We describe below the step-by-step protocol for the colocalization analysis using Volocity software. In principal, this analysis procedure is applicable to images acquired with fluorescence imaging techniques other than confocal laser scanning microscopy with higher spatial resolution such as Stimulated Emission Depletion microscopy (STED) or Photo-Activated Localization Microscopy (PALM).


  • Antibodies:
    • Rabbit anti-vAChT (Synaptic Systems, 139103).
    • Rabbit anti-vAChT (Sigma, V5387).
    • Mouse anti-glucagon (Sigma, G2654).
    • Guinea pig anti-swine insulin (Dako, A0564).
    • Rabbit anti-C-peptide (GeneTex, GTX14181).


  • Computer (workstation) that meets minimum requirements specified by the software manufacturer. Here, we used a DELL Precision 690 workstation with 64bit Windows operating system, 16GB of random access memory (RAM), and 1TB hard drive. The system was upgraded with an Nvidia GeForce 8800 GTX graphics card with 768MB built-in memory.
    • CAUTION Large capacity hard drive and RAM (≥ 8GB) are needed to perform the analysis in a timely manner and to avoid frequent software crashes.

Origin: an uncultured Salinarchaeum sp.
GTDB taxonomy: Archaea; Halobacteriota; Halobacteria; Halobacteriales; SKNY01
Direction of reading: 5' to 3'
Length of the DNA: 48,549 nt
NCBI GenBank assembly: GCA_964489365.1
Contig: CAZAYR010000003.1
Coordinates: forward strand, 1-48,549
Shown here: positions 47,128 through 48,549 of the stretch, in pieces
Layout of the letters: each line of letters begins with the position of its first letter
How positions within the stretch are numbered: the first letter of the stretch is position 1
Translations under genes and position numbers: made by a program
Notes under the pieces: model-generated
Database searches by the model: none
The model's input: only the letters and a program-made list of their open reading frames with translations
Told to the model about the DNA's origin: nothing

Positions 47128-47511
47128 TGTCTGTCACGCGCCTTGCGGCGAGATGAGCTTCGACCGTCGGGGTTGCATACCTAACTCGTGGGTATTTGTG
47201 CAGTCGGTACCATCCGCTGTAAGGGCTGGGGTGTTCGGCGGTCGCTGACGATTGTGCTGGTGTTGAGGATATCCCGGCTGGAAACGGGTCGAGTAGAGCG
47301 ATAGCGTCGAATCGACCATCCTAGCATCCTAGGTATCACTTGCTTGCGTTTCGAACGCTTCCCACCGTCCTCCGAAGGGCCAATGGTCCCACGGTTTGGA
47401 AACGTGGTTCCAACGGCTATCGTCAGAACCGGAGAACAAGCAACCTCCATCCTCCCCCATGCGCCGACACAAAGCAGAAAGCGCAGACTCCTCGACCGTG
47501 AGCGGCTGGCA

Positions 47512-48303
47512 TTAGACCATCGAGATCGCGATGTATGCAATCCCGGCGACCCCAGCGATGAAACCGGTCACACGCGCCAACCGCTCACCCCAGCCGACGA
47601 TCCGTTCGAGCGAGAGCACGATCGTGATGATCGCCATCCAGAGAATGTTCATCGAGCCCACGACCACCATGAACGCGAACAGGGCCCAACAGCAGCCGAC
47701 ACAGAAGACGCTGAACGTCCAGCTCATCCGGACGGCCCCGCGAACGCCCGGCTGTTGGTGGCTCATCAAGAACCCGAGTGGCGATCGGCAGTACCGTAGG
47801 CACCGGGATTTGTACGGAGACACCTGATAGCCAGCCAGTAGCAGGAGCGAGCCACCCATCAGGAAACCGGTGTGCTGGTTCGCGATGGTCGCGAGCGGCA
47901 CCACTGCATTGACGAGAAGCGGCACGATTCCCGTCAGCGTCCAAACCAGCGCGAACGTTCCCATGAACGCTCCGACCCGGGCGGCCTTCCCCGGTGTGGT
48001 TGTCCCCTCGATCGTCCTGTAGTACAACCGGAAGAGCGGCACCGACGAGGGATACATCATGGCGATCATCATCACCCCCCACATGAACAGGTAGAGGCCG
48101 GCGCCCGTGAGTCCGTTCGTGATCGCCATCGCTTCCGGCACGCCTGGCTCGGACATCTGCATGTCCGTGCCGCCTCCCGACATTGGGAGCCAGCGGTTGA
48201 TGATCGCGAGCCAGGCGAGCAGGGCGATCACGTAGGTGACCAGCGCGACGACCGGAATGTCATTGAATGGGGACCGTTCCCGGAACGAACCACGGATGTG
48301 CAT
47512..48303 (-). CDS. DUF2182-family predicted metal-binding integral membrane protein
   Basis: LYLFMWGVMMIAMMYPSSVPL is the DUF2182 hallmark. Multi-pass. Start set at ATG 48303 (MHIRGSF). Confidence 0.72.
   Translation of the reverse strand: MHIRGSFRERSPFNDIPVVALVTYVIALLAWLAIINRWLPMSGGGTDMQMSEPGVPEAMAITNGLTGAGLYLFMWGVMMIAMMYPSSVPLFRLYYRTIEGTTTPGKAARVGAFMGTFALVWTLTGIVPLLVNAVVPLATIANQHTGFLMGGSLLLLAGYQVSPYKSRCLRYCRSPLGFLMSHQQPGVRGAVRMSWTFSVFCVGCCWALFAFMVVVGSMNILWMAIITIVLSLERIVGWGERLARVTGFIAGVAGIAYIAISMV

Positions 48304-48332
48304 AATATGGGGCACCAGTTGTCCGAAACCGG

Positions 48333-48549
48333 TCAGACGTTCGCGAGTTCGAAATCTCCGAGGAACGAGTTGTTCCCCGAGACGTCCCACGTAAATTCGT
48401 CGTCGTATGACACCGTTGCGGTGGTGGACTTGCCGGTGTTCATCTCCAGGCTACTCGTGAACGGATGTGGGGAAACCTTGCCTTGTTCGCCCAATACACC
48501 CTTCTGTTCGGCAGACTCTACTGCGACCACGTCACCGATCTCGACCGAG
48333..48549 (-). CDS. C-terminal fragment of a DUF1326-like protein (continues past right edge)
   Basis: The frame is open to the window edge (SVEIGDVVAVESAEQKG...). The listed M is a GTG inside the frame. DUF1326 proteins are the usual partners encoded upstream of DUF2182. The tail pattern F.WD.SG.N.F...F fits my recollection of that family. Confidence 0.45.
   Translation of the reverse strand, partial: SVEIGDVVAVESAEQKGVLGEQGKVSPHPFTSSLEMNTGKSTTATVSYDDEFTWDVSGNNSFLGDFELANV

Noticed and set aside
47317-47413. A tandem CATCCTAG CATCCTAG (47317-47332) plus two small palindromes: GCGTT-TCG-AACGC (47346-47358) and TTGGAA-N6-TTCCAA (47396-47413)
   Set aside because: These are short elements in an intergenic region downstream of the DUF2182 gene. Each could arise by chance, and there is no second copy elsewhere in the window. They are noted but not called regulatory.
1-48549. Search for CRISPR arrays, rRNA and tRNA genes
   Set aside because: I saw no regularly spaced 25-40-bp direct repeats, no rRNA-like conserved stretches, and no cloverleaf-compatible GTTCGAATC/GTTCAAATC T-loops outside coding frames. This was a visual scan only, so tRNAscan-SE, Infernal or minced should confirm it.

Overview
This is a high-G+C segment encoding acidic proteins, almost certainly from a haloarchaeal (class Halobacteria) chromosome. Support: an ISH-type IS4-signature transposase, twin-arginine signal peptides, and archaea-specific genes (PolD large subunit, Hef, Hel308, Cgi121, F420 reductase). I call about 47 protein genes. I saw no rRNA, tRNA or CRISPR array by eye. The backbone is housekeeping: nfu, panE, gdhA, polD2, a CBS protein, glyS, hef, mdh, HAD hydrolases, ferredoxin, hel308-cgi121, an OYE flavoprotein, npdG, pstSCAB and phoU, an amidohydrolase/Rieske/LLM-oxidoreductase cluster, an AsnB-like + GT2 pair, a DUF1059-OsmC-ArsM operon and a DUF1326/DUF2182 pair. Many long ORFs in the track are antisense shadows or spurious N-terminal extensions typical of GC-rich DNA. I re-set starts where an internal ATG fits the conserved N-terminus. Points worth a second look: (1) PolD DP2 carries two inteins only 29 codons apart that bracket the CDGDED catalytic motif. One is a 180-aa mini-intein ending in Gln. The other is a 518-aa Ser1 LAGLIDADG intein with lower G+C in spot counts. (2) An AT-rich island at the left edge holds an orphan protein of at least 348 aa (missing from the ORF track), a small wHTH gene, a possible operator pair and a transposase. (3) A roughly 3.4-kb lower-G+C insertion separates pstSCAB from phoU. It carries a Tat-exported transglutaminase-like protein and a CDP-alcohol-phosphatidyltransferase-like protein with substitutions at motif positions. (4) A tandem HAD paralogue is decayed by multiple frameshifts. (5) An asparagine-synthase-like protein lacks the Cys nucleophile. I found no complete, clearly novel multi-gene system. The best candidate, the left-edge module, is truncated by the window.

• Volocity software version 5.5 or higher with the “Quantitation” module (Perkin Elmer).


  1. Create Volocity libraries from raw data files. Drag raw data file(s) into pre-created library(s) to import calibrated images.
    • CAUTION Image calibration is typically encoded in the raw data generated with microscopes from most manufacturers (e.g., Leica, Zeiss, Nikon, etc). Do not import z-stacks as “tiff” files because image calibration will be lost. Volocity can read raw data files from most manufacturers. If only “tiff” files are available, reassembly of the z-stacks in the proper order and calibration of the image dimensions are required.